Babies on antiretroviral (ARV) treatment may be able to take breaks from ARVs without compromising their health, sparing them from toxic side effects and drug resistance. This is according to a study by the universities of Stellenbosch and the Witwatersrand, published in today’s edition of the medical journal, The Lancet.
“Breaks” from HIV treatment could help reduce drug resistance in children, who have fewer ARV treatment options than adults, and reduce side effects in the long term, according to Dr Mark Cotton, the study’s lead author and Tygerburg Hospital’s head of paediatric infectious diseases.
In 2007, early results from the five-year study found early ARV treatment for HIV-positive babies cut risk of death by 75 percent. These results prompted a global rethink on HIV treatment and helped South Africa usher in early treatment for all HIV-positive infants less than one year old in 2011.
Now, the study’s final results confirm the benefits of early treatment, but may also pave the way for more changes to infant ARV treatment and research into a cure in the distant future.
Study confirms the benefit of early treatment
Conducted among 377 HIV-positive infants, the randomised controlled clinical trial tested whether babies who started ARVs at about two months old could safely interrupt their treatment with careful monitoring. Babies in the study were placed on ARVs and then stopped at either 10 months or two years. Babies were restarted on treatment if their CD4 counts fell to less than 1000.
At the end of the trial, about half of the babies who had interrupted treatment were still well enough to remain off ARVs.
“This important finding indicates we may be able to temporarily stop treatment and spare infants from some of the toxic effects of continuous ARVs for a while, if we can monitor them carefully,” Cotton said. “With ARV coverage in children currently at just 28 percent globally, our findings highlight the urgency of increasing early testing and treatment of HIV-positive infants within the first three months of life.”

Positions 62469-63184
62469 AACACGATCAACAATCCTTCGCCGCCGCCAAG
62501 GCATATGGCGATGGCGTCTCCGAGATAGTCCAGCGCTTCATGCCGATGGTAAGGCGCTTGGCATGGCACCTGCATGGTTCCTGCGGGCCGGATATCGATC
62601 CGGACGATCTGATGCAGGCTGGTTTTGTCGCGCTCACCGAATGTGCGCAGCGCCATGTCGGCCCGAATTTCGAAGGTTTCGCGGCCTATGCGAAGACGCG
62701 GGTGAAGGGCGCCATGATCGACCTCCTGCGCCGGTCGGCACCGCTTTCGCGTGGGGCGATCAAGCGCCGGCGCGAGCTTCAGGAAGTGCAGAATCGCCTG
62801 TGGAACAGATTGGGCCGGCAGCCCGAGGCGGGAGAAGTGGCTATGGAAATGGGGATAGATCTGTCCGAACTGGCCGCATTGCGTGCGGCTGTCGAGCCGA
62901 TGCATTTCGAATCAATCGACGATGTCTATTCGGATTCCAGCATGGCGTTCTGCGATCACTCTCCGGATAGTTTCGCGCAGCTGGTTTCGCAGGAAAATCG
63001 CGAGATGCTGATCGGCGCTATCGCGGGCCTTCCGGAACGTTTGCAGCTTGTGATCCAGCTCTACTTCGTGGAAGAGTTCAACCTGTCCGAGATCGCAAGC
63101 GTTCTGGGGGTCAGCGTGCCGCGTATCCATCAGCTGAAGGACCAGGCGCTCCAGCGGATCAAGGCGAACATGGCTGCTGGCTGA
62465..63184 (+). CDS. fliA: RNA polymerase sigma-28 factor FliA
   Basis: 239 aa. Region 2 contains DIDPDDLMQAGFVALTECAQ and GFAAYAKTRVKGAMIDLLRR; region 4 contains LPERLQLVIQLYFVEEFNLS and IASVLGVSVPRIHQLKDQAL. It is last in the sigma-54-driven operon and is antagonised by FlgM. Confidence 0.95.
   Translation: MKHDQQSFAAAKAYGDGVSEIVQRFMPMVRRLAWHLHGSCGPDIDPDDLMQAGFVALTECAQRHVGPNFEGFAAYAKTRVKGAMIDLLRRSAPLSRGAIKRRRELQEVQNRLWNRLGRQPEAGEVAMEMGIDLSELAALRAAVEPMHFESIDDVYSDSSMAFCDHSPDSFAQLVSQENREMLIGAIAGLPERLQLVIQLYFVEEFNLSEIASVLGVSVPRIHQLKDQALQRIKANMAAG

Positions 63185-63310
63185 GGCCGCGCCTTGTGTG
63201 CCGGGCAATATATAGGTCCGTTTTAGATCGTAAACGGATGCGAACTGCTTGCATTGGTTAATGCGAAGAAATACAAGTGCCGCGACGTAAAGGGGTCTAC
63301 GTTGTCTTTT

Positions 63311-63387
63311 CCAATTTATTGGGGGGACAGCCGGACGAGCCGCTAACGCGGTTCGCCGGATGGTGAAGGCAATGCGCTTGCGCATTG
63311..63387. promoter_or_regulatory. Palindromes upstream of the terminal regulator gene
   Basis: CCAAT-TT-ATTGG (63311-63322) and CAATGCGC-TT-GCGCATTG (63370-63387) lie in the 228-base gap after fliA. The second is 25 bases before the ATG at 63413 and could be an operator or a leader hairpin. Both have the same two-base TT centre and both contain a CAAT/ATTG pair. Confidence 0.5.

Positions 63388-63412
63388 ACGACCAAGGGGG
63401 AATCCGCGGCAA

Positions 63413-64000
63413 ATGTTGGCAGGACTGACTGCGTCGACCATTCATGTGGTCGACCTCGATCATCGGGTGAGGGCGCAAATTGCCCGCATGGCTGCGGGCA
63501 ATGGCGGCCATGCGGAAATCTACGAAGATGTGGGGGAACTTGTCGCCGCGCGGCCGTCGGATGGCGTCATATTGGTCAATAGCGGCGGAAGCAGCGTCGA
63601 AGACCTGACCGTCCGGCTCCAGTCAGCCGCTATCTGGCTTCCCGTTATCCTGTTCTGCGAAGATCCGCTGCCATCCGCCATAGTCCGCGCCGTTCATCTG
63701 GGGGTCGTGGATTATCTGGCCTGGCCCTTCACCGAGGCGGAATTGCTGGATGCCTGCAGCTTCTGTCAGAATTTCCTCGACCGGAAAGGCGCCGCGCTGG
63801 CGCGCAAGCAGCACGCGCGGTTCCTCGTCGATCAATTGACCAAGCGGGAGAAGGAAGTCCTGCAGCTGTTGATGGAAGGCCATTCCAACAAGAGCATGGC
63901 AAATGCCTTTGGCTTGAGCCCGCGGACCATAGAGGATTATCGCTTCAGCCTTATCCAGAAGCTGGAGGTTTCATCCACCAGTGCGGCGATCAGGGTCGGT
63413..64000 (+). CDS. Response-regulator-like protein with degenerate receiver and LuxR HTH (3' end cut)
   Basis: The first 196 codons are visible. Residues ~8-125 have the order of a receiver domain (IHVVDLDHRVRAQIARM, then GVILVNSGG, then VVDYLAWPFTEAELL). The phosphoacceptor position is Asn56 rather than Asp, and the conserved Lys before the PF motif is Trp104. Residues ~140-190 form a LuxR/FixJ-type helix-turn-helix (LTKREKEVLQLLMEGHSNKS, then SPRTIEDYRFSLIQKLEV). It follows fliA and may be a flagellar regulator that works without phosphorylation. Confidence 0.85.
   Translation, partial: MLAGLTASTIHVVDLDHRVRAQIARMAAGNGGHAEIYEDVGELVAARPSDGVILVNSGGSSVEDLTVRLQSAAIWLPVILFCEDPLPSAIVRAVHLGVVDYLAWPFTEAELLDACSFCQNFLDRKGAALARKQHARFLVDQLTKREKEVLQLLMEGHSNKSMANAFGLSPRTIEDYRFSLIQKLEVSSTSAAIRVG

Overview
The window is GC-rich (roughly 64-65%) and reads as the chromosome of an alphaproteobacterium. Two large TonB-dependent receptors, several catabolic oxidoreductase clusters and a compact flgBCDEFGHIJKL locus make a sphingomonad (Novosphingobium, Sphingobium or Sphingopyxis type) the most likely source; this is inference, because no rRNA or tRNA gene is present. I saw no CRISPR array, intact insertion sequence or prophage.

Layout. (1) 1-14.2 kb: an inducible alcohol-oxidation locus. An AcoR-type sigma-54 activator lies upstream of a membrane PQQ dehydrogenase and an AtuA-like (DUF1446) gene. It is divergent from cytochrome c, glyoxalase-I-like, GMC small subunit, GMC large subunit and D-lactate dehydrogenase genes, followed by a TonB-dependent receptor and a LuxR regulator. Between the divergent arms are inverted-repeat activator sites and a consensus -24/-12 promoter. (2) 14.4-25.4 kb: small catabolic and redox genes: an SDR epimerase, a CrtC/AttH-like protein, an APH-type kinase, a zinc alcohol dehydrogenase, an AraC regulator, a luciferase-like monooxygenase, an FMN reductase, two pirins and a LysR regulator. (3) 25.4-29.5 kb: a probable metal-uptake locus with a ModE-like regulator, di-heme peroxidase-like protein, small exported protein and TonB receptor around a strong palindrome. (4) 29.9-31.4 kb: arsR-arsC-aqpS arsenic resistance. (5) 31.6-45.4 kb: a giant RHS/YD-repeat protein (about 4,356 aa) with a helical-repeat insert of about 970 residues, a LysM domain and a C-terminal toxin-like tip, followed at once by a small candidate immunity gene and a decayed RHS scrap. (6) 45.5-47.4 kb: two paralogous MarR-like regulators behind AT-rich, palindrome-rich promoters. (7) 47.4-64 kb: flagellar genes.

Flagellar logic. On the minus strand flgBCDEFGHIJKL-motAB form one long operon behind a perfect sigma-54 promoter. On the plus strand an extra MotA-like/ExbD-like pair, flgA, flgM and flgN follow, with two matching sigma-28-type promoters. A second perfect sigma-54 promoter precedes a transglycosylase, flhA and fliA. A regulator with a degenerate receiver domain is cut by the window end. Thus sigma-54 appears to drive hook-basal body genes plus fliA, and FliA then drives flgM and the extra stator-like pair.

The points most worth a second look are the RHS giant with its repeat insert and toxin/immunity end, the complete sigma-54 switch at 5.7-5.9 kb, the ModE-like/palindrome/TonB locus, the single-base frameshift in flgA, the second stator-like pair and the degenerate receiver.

The study did not compare whether planned interruptions were better for babies than current treatment in which all HIV-positive babies less than one year of age to start life-long, uninterrupted treatment. Researchers stress that caregivers of HIV-positive babies – and people living with HIV – should continue to adhere to life-long, uninterrupted ARV treatment.
Cotton adds that the study may also make studies looking to replicate previous documented “functional cures” more feasible.
Study could shed light on functional cure cases like the Mississippi baby
In March, US researchers reported the case of the “Mississippi baby” who had been “functionally cured” of HIV after having been tested for HIV and receiving ARVs within the first two days of life.
In South Africa, babies born to HIV-positive mums are only tested for HIV at six weeks and would only access ARVs after that if they tested HIV positive.
The “Mississippi baby” continued treatment until about 18 months when the child’s caregiver disappeared from care for about five months. When caregiver and child returned, doctors found that although HIV was still present in the child, the virus had stopped replicating. Doctors think that the US baby’s unusually early access to ARVs prevented the virus from establishing the hidden reservoirs needed for replication.
While doctors have called this a “functional cure,” they have no way of knowing whether the child will remain “cured” in the future, according to University of Antwerp in Belgium researcher, Dr Robert Colebunders.
Dr Deborah Persaud from the US Johns Hopkins University School of Medicine helped treat the Mississippi baby. She said Cotton’s work could shed more light on research into functional cures among babies born with HIV.
“The trial continues to inform ARV treatment strategies for children worldwide, and shows that early therapy in infants is life-saving,” Persuad told Health-e. “These findings also tell us that the window to achieve [a functional cure] closes very early after infection, within seven weeks or so.” – Health-e News Service.
This article first appeared on August 22, 2013 in Health-e News